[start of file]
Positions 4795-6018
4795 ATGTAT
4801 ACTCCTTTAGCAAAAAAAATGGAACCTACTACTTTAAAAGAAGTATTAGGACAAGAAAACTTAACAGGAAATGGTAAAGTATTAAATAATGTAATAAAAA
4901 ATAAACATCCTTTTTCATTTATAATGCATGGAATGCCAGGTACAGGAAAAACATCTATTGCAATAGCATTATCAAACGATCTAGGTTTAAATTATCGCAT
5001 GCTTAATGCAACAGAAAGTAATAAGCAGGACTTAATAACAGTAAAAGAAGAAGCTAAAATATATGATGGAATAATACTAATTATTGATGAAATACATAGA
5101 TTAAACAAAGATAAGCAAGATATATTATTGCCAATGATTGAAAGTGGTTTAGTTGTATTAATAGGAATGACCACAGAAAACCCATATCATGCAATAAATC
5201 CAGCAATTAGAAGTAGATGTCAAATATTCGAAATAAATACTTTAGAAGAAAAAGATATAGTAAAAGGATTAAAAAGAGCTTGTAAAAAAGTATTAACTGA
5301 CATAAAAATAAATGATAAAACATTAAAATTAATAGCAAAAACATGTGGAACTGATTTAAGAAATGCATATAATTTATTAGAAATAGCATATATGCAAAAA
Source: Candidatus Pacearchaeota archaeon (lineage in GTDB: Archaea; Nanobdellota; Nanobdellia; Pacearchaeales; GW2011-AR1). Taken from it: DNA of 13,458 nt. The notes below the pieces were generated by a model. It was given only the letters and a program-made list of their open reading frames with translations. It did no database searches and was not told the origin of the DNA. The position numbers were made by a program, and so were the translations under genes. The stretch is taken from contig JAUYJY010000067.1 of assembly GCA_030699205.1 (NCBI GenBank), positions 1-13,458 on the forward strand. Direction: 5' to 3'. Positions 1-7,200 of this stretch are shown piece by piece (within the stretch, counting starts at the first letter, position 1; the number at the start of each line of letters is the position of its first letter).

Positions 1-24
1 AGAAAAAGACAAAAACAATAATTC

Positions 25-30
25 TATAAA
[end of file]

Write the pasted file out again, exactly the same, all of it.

Positions 4795-6018
4795 ATGTAT
4801 ACTCCTTTAGCAAAAAAAATGGAACCTACTACTTTAAAAGAAGTATTAGGACAAGAAAACTTAACAGGAAATGGTAAAGTATTAAATAATGTAATAAAAA
4901 ATAAACATCCTTTTTCATTTATAATGCATGGAATGCCAGGTACAGGAAAAACATCTATTGCAATAGCATTATCAAACGATCTAGGTTTAAATTATCGCAT
5001 GCTTAATGCAACAGAAAGTAATAAGCAGGACTTAATAACAGTAAAAGAAGAAGCTAAAATATATGATGGAATAATACTAATTATTGATGAAATACATAGA
5101 TTAAACAAAGATAAGCAAGATATATTATTGCCAATGATTGAAAGTGGTTTAGTTGTATTAATAGGAATGACCACAGAAAACCCATATCATGCAATAAATC
5201 CAGCAATTAGAAGTAGATGTCAAATATTCGAAATAAATACTTTAGAAGAAAAAGATATAGTAAAAGGATTAAAAAGAGCTTGTAAAAAAGTATTAACTGA
5301 CATAAAAATAAATGATAAAACATTAAAATTAATAGCAAAAACATGTGGAACTGATTTAAGAAATGCATATAATTTATTAGAAATAGCATATATGCAAAAA
Source: Candidatus Pacearchaeota archaeon (lineage in GTDB: Archaea; Nanobdellota; Nanobdellia; Pacearchaeales; GW2011-AR1). Taken from it: DNA of 13,458 nt. The notes below the pieces were generated by a model. It was given only the letters and a program-made list of their open reading frames with translations. It did no database searches and was not told the origin of the DNA. The position numbers were made by a program, and so were the translations under genes. The stretch is taken from contig JAUYJY010000067.1 of assembly GCA_030699205.1 (NCBI GenBank), positions 1-13,458 on the forward strand. Direction: 5' to 3'. Positions 1-7,200 of this stretch are shown piece by piece (within the stretch, counting starts at the first letter, position 1; the number at the start of each line of letters is the position of its first letter).

Positions 1-24
1 AGAAAAAGACAAAAACAATAATTC

Positions 25-30
25 TATAAA